Benchmarking Gold Catalysts

Benchmarking Gold Catalysts


Homogeneous catalysis using gold complexes has made tremendous progress in recent years. Gold(I) species with neutral ligands are especially effective for the activation of carbon-carbon triple bonds towards nucleophiles. This is due to their soft Lewis-acidic character, a result of the contraction of the gold atom’s 6s orbital by relativistic effects. However, there are few systematic studies on the ligands’ influence on the catalytic activity and stability of different gold (I) complexes.

José M. López-de-Luzuriaga and colleagues, Universidad de La Rioja, Spain, studied the activity of different types of [AuL]+ catalysts (L = tertiary phosphines, ylides, or N-heterocyclic carbenes), using the synthesis of cyclic acetals from the alkynes and ethylene glycol as a benchmark reaction. The catalysts were tested in the acetal synthesis in toluene at 100 °C for a duration of four hours under an argon atmosphere. The team found moderate to very low activity when using tertiary phosphines or nonstabilized ylides as ligands, but high catalytic activities for N-heterocyclic carbene complexes.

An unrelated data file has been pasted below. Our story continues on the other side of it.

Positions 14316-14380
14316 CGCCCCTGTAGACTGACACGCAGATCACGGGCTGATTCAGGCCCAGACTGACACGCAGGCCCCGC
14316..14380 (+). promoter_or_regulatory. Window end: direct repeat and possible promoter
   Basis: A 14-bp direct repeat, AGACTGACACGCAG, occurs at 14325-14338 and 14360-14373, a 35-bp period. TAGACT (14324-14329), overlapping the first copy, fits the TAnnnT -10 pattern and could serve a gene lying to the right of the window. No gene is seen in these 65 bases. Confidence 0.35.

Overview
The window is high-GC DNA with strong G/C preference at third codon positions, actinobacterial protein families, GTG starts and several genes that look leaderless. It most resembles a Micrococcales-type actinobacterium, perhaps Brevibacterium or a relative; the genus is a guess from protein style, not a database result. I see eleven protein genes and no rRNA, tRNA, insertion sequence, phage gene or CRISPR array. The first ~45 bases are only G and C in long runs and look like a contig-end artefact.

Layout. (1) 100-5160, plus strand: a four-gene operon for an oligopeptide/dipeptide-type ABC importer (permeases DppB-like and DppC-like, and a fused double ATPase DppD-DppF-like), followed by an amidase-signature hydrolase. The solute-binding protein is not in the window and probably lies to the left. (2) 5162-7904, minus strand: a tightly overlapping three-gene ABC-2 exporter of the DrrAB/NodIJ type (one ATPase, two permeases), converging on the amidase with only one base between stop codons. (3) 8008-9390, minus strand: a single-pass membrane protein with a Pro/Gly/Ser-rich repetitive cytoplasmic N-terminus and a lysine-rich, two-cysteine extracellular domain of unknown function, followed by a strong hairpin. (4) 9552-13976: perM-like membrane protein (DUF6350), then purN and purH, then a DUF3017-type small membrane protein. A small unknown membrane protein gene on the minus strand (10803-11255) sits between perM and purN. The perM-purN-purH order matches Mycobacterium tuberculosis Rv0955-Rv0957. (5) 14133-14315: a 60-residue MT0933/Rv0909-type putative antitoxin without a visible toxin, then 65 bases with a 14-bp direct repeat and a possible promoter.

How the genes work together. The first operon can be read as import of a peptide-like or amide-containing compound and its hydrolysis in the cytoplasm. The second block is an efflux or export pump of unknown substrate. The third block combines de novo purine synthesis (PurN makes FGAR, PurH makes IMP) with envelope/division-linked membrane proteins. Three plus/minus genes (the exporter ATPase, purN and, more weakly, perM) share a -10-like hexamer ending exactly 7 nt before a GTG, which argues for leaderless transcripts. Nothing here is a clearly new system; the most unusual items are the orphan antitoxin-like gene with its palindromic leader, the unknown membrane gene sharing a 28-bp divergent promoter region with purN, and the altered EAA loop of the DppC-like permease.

The researchers used both theoretical and experimental evidence to explain this behavior. Density Functional Theory (DFT) calculations pointed to very similar alkynophilicities for the catalysts regardless of the ligand. The team performed time-resolved NMR spectroscopy to study the stability of the gold(I) complexes during the reaction, and could show that the phosphine- and ylide-based catalysts were transformed into inactive species, such as metallic gold, within 10–50 minutes. Thus, catalyst deactivation is the key reason for the different performance of [AuL]+ catalysts.


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